Dry Skin

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Virgin coconut oil and olive oil

  • In 2008 Dermatitis published a 4-week, double-blind study in which 26 subjects with dry skin caused by atopic dermatitis were treated with either virgin coconut oil or virgin olive oil. While both oils were effective, virgin coconut oil showed greater efficacy in reducing Staphylococcus aureus – a bacteria present on the skin of individuals affected by atopic dermatitis.  [Source]

Coconut oil

  • In 2014 the International Journal of Dermatology published a 117-patient, double-blind trial comparing virgin coconut oil to mineral oil for the treatment of atopic dermatitis. After 8 weeks, of those in the virgin coconut oil group, 47 percent achieved moderate improvement and 46 percent saw excellent results. In the mineral oil group 34 percent saw moderate results and 19 percent achieved excellent results. [Source]
  • In 2004 Dermatitis published a double-blind trial involving 34 patients comparing extra-virgin coconut oil to mineral oil for the treatment of xerosis (dry skin). Both oils proved to be safe and effective treatment options. [Source]

Dead sea salt

  • In 2005 International Journal of Dermatology published a controlled study in which individuals with dry skin saw a reduction in roughness, dryness and redness after 6 weeks when using a 5 percent dead sea salt solution for 15 minutes daily. [Source]

Colloidal oatmeal

  • In 2015 the Journal of Drugs in Dermatology published a study involving 29 female subjects with mild-to-moderate itch with moderate-to-severe dry skin on their lower legs. Results showed significant clinical improvements in roughness, dryness, scaling and itch when treated with a colloidal oatmeal skin lotion. [Source]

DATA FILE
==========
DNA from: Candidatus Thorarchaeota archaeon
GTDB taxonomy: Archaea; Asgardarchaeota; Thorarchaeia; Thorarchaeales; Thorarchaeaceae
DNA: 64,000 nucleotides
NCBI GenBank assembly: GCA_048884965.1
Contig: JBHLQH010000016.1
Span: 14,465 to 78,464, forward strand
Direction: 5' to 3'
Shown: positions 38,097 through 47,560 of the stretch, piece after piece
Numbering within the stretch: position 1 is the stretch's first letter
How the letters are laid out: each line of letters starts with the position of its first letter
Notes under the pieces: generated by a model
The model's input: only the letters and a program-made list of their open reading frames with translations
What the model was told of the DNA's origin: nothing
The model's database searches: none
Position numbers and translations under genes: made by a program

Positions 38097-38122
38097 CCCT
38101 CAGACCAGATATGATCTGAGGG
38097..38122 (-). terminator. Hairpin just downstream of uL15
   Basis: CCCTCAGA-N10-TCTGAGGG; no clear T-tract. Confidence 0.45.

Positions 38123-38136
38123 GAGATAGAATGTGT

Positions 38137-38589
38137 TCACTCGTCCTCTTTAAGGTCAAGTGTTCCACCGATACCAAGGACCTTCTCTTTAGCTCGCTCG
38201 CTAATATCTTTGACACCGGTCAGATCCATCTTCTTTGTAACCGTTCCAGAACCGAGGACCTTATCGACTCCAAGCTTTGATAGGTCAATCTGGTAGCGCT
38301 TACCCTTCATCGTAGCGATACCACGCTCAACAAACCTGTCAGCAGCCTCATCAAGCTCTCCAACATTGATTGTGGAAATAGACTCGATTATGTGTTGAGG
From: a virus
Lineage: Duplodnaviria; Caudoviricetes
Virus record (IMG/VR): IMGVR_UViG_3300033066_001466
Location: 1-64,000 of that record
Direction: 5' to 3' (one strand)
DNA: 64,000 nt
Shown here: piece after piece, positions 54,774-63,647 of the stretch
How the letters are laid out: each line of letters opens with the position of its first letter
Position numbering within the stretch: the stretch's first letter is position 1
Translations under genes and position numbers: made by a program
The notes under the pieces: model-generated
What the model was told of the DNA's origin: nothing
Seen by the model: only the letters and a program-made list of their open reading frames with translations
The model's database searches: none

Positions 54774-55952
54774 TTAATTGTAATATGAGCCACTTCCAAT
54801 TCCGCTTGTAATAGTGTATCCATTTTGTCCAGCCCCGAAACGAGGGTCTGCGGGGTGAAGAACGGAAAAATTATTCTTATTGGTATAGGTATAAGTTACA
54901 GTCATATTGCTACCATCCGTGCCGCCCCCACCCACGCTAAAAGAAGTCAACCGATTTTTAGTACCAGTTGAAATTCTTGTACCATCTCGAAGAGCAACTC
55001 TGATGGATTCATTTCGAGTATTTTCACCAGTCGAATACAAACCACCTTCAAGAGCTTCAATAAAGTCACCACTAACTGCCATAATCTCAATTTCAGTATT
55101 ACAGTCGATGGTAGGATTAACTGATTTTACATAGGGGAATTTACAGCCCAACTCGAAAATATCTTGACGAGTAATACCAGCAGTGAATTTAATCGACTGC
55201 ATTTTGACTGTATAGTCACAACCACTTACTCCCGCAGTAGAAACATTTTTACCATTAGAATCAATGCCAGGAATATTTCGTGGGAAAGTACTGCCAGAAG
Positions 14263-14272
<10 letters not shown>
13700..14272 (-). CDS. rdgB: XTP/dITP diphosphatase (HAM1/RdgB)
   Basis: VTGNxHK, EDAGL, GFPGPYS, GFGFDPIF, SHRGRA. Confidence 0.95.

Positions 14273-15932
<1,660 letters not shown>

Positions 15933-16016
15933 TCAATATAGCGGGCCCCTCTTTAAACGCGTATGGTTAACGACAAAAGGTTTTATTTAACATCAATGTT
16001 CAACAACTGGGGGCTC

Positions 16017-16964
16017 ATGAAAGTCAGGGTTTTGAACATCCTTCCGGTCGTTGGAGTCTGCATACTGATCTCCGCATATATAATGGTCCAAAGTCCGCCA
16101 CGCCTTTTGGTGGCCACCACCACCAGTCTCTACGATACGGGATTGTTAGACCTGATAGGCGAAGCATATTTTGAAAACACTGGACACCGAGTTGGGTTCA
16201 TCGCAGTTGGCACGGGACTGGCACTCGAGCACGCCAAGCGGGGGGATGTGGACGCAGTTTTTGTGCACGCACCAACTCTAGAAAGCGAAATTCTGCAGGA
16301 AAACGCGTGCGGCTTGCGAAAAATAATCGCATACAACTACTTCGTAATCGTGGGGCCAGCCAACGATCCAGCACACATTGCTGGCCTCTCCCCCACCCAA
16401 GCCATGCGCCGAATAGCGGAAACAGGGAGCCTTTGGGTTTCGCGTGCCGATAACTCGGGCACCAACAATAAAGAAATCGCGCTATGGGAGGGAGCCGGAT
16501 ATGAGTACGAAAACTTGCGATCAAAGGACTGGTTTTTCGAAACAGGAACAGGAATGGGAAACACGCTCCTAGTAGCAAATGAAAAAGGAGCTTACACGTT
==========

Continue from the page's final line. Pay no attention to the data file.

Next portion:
Omega 3s

  • In 2015 the Journal of Dermatological Science published a controlled animal study which showed that rats treated with fish oil supplements for 90 days exhibited increased skin hydration and elimination of itching and dry skin. [Source]

Nicotinamide

  • In 2005 the International Journal of Dermatology published a study in which 28 patients with atopic dermatitis applied 2 percent nicotinamide cream to one forearm and petroleum to the other forearm twice-daily for a 4 or 8 week period. The results showed nicotinamide was significantly more effective than white petroleum in moisturizing skin. [Source]

Water

  • In 2015 Clinical, Cosmetic and Investigational Dermatology published a study involving 49 healthy females which found that women who consumed an additional 2 liters (approximately 8 cups) of water daily saw significant modifications in deep skin hydration after 30 days. [Source]

Glycerin

  • In 2002 Acta dermato Venereologica published a double-blind study in which 197 patients with atopic dermatitis were treated for 30 days with either a 20 percent glycerin cream, a cream base with no active ingredient or a cream with 4 percent urea and 4 percent sodium chloride. While the glycerin and urea/sodium chloride creams were equally effective in treating dry skin, the glycerin had a lower rate of adverse skin reactions. [Source]
  • In 2001 the International Journal of Cosmetic Science published a double-blind, placebo-controlled trial which showed that 10 days of treatment with a 20 percent glycerin-containing cream was superior to a placebo in improving skin hydration, but not transepidermal water loss, in a group of 17 healthy volunteers. [Source]

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